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What’s wrong with ‘people’?Jon 1:37 pm, Jun 12th 2012
How should a local council refer to its customers? Citizens? Residents? Clients? Users of its services? It’s the kind of question we like here at Quietroom Towers. We could see why a borough council might not be comfortable with the word ‘customers’. Maybe it’s too reminiscent of retail and consumerism – too transactional. But what is a better alternative? It’s not as straightforward as it may seem.
I have always disliked the word ‘consumer’ and the way that it’s used liberally in marketing discourse and in the media. It’s a reductive and one-dimensional word that sums human beings up as units that consume. It’s dehumanising language and, at its worst becomes part of phrases like ‘target consumer’.
Somewhat simplistically, I asked what’s wrong with ‘people’? It’s a good word. It encompasses a fairly wide demographic. It’s a word that we could use a little more in the world of work. If we don’t, we become merely ‘consumers’ or ‘human resources’ – functional units, rather than flesh and blood. At the worst end of this spectrum, we are ‘collateral’ as in the abominable phrase ‘collateral damage’. Using the word ‘people’ helps us to resist management culture and capitalism’s drive to turn every vestige of human experience into a mathematical sum.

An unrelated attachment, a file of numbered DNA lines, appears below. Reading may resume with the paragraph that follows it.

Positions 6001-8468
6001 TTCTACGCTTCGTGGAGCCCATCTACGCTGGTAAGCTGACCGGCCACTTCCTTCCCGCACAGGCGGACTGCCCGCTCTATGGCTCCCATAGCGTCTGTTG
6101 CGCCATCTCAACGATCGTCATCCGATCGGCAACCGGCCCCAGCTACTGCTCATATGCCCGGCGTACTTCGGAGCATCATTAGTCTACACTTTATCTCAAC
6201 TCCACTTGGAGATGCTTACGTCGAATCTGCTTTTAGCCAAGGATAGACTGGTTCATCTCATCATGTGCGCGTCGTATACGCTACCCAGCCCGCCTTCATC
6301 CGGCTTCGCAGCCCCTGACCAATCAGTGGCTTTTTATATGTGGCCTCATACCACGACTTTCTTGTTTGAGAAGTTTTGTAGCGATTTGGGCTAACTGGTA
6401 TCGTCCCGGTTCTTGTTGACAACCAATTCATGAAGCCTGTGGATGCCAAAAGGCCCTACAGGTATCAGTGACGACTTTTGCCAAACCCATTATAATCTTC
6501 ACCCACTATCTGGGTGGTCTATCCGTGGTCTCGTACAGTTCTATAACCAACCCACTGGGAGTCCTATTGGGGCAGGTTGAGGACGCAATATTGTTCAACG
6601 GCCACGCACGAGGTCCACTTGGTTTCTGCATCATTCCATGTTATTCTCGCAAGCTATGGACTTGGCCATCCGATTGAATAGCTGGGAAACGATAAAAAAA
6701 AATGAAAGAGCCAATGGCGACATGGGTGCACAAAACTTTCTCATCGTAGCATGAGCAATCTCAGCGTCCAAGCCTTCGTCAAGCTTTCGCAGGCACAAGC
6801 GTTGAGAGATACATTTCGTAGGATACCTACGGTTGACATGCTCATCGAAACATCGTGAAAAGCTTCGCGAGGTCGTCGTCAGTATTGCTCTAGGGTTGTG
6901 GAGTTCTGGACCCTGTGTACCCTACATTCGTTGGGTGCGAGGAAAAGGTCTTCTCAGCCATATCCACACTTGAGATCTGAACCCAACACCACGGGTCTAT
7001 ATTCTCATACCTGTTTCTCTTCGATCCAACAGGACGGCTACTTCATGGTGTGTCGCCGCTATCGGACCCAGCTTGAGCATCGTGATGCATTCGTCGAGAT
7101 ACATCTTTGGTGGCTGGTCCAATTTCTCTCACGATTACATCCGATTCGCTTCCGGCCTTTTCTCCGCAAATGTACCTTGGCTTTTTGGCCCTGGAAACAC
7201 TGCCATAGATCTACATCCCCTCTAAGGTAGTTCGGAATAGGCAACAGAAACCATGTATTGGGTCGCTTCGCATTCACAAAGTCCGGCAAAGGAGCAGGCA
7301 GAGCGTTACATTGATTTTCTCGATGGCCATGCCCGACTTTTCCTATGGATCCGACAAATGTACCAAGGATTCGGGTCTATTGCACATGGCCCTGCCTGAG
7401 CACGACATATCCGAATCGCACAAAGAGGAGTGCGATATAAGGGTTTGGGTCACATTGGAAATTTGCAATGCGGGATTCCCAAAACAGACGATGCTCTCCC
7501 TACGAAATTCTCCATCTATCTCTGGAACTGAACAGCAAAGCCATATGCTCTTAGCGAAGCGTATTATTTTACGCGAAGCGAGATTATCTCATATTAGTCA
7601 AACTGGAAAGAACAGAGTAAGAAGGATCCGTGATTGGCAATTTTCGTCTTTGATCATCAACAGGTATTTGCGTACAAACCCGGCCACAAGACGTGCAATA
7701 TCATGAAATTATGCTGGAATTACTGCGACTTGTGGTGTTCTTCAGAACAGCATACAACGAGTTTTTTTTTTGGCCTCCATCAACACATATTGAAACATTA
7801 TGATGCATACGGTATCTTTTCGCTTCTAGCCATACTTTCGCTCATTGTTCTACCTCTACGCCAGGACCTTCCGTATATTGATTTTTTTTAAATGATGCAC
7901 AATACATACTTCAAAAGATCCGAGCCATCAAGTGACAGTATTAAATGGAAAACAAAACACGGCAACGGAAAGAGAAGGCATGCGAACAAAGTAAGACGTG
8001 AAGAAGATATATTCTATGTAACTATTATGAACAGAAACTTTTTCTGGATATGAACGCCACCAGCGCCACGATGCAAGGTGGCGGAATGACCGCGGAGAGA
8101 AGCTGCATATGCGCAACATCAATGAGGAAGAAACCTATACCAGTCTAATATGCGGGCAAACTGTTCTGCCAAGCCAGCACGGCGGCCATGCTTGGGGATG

The reason that the word ‘people’ doesn’t quite work for a council is that it’s just too generic. It makes no distinction between those in the council and those outside and it doesn’t denote a relationship. The challenge is to find a word that alludes to care and service without demeaning either party or turning the relationship into a transaction. The most satisfactory solution we could find was ‘clients’, which somehow feels a little less ‘retail’ than customers and incorporates a stronger sense of respect and equality.
Sometimes, language – even one as rich as the English language – has its limits. But thinking about this challenge reminded us of something important. What we call things matters, but what we call people? That really matters.